Building » Harrow on the Hill – Our Lady and St Thomas of Canterbury

Harrow on the Hill – Our Lady and St Thomas of Canterbury

Roxborough Park, Harrow on the Hill HA1

An unpretentious but effective design by Arthur Young in fourteenth-century style, the first of a handful of English Gothic designs by Young in the diocese. The interior, with its varied and characteristic waggon roofs, is especially well-handled. The church contains good stained glass by Patrick Nuttgens, a local resident, Lavers & Westlake and others. Although contrasting in style, the church’s external roughcast finish fits in well with the Arts and Crafts residential character of the conservation area.

The mission was established in 1873 and a tin church built in Roxborough Park. The arrival of the Metropolitan Line at Harrow on the Hill in 1880 was a spur to development, including that of Roxborough Park and Bessborough Road (redeveloped after the sale of the Roxborough estate in 1887). The present church, its linked presbytery and (originally separate) attached private house behind, were built in 1894 from designs by Arthur Young, the first of a handful of churches by Young in the diocese. A contemporary account suggests that the building was originally intended to have transepts and a shingled dwarf spire, but these were never built. The church has several stained glass windows, some by Patrick Nuttgens, who was a local resident. The church was underpinned in the 1970s.


The church is not orientated; the liturgical east end lies to the west.  This description follows conventional liturgical orientation.

The list description, below, is very brief.

The church is built in the Gothic style of the fourteenth century.  The walls are of brick faced with roughcast, with dressings and windows of Monk’s Park stone and a small amount of stone and flint chequerwork. The roofs are covered with tiles. The plan comprises a nave and sanctuary of nearly equal length under a continuous pitched roof with a large and separately-roofed south aisle. On the north side of the church is a short attached octagonal tower with chequerwork decoration, a porch to the east with a flint-faced gable and a north aisle to the sanctuary under a catslide continuation of the main roof. A small baptistery projects to the west of the south aisle. The nave west front has a three-light pointed traceried window above a central doorway with a four-centred head. The south aisle wall is divided into three bays by stepped buttresses with a pair of two-light window openings in each bay. The east wall of the aisle has a three-light window and the east wall of the sanctuary has a five-light window with elaborate cusped tracery.

The interior is long and low in convincing medieval fashion. The nave has a west gallery, the space beneath enclosed with a modern wood and glass screen (architect B. D. Kaye). The western half of the nave has on the south side an arcade of four bays of pointed moulded arches, the west arch smaller than the rest. The arcade is carried on octagonal stone columns with moulded capitals and bases. Above is a painted timber waggon roof with moulded ribs and carved bosses. The bosses were carved by a Mr Ross (Harrow Observer and Gazette, 1923). A thin stone arch on wall-shafts divides the nave from the sanctuary, which has three bay north and south arcades of pointed arches on octagonal columns and a timber wagon roof with ribs bosses and elaborate cross-bracing (originally stained, and painted in the late twentieth-century). The south aisle extends along both nave and sanctuary and has timber wagon roof, painted in its eastern half only.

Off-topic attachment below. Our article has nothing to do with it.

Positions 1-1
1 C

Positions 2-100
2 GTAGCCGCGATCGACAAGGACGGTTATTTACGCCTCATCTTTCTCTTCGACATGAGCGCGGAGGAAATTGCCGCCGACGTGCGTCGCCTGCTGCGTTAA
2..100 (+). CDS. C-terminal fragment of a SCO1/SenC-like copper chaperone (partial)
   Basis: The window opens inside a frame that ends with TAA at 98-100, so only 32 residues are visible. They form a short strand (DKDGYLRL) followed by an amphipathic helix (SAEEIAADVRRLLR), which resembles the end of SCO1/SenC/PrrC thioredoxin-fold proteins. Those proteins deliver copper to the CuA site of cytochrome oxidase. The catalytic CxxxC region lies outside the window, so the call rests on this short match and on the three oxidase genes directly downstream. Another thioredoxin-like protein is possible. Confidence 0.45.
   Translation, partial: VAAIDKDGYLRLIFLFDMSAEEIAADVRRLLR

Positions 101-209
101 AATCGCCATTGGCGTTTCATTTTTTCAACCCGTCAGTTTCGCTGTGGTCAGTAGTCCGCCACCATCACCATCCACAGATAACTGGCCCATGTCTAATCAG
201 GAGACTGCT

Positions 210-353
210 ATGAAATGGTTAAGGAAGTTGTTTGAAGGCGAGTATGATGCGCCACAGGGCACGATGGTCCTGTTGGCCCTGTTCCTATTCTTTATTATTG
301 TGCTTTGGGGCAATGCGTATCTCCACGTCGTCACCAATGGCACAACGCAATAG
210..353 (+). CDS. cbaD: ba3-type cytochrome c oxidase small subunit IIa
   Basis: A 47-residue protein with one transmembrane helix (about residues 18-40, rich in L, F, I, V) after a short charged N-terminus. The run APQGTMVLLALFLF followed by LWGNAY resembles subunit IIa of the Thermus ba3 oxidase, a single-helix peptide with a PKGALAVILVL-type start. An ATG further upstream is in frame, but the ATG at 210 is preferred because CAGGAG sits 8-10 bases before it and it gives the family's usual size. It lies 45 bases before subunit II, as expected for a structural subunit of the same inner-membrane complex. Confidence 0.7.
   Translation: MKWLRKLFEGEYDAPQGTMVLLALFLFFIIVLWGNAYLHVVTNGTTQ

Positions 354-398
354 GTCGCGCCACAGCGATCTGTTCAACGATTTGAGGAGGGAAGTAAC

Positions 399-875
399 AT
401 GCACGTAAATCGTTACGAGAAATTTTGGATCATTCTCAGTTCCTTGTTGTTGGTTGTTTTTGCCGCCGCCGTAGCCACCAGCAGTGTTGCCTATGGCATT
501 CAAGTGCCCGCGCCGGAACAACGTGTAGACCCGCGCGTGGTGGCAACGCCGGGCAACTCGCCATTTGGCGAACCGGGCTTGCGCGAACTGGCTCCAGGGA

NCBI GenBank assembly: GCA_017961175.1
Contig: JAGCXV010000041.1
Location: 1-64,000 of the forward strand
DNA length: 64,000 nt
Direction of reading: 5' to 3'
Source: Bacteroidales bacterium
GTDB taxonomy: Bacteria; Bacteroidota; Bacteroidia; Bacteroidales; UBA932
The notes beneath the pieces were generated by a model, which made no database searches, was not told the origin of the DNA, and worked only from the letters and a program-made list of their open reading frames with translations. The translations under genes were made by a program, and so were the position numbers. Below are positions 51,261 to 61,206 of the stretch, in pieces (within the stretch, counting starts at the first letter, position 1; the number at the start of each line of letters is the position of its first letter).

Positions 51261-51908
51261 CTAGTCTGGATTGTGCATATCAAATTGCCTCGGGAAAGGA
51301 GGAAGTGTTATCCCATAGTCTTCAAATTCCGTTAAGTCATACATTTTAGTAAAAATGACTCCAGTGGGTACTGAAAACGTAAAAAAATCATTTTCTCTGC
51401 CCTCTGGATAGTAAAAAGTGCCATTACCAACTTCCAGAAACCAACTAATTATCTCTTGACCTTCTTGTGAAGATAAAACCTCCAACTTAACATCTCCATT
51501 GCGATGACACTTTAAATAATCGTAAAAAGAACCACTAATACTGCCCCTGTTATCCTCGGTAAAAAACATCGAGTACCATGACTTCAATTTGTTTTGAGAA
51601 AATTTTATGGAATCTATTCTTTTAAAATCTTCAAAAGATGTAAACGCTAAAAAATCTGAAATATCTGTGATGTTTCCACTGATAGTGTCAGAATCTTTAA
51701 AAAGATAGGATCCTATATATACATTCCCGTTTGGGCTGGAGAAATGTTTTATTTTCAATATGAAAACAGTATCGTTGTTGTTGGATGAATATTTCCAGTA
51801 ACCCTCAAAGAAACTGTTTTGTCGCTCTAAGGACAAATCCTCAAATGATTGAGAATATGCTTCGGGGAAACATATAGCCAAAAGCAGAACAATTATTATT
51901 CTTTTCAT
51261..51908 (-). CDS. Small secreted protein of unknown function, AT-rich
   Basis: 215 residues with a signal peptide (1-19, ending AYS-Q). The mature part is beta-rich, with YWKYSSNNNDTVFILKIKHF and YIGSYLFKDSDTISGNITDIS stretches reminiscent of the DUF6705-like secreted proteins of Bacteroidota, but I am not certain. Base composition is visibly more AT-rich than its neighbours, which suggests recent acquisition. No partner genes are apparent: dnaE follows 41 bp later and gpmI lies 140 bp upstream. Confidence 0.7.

Stained glass:

  • In the east window, The Assumption, with saints Hugh of Lincoln, John the Evangelist, Francis of Assisi and Edmund of Canterbury, by Joseph Nuttgens, 1946;
  • South aisle (east): Nativity, by Nuttgens, 1935;
  • South aisle: Annunciation, attributed to Burlison & Grylls, 1902; Madonna and Child with St Thomas Becket, attributed to Mayer of Munich, 1899; St Margaret Mary with St Francis de Sales and St John Vianney, attributed to Nuttgens (a memorial to Fr Hardy, ‘Apostle of Hertfordshire’); a series of windows of the 1990s on the theme of Lourdes and Fatima, and a Madonna and Child, attributed to Eleanor Bird of Bristol;
  • In the baptistery, more glass of the 1990s on a Marian theme;
  • In the narthex, three windows by Nuttgens,  St Cecilia, 1921 and St Anselm, c1930, both reset, and King David, 1922;
  • In the north chapel, Holy Family, by Nuttgens, 1947, and early twenty first century glass by Eleanor Bird; 
  • In the north nave, St Michael and St Gabriel, by Lavers & Westlake. 

List descriptions



1894, by Arthur Young. C14 style. Brick with roughcast facing and some flint and stone dressings. Long low nave with tile roof. South aisle with timber waggon vault. Short north aisle. Octagonal baptistry to west of south aisle. Gallery at west end. Short battlemented octagonal tower with chequerboarding to east of south porch.

Listing NGR: TQ1509187705



1894 by Arthur Young. Two-storeys. Gothic revival. Three bays. Centre and right bays gabled (latter larger) and tile hung. Ground-storey, left bay has battlemented bay window of 5-lights. Entrance by pointed arched door in centre with small window to right. Right bay has 5-light traceried window with dripmoulds. Casements to first-storey. Tile roof.

Listing NGR: TQ1508287696

Heritage Details

Architect: Arthur Young

Original Date: 1894

Conservation Area: Yes

Listed Grade: Grade II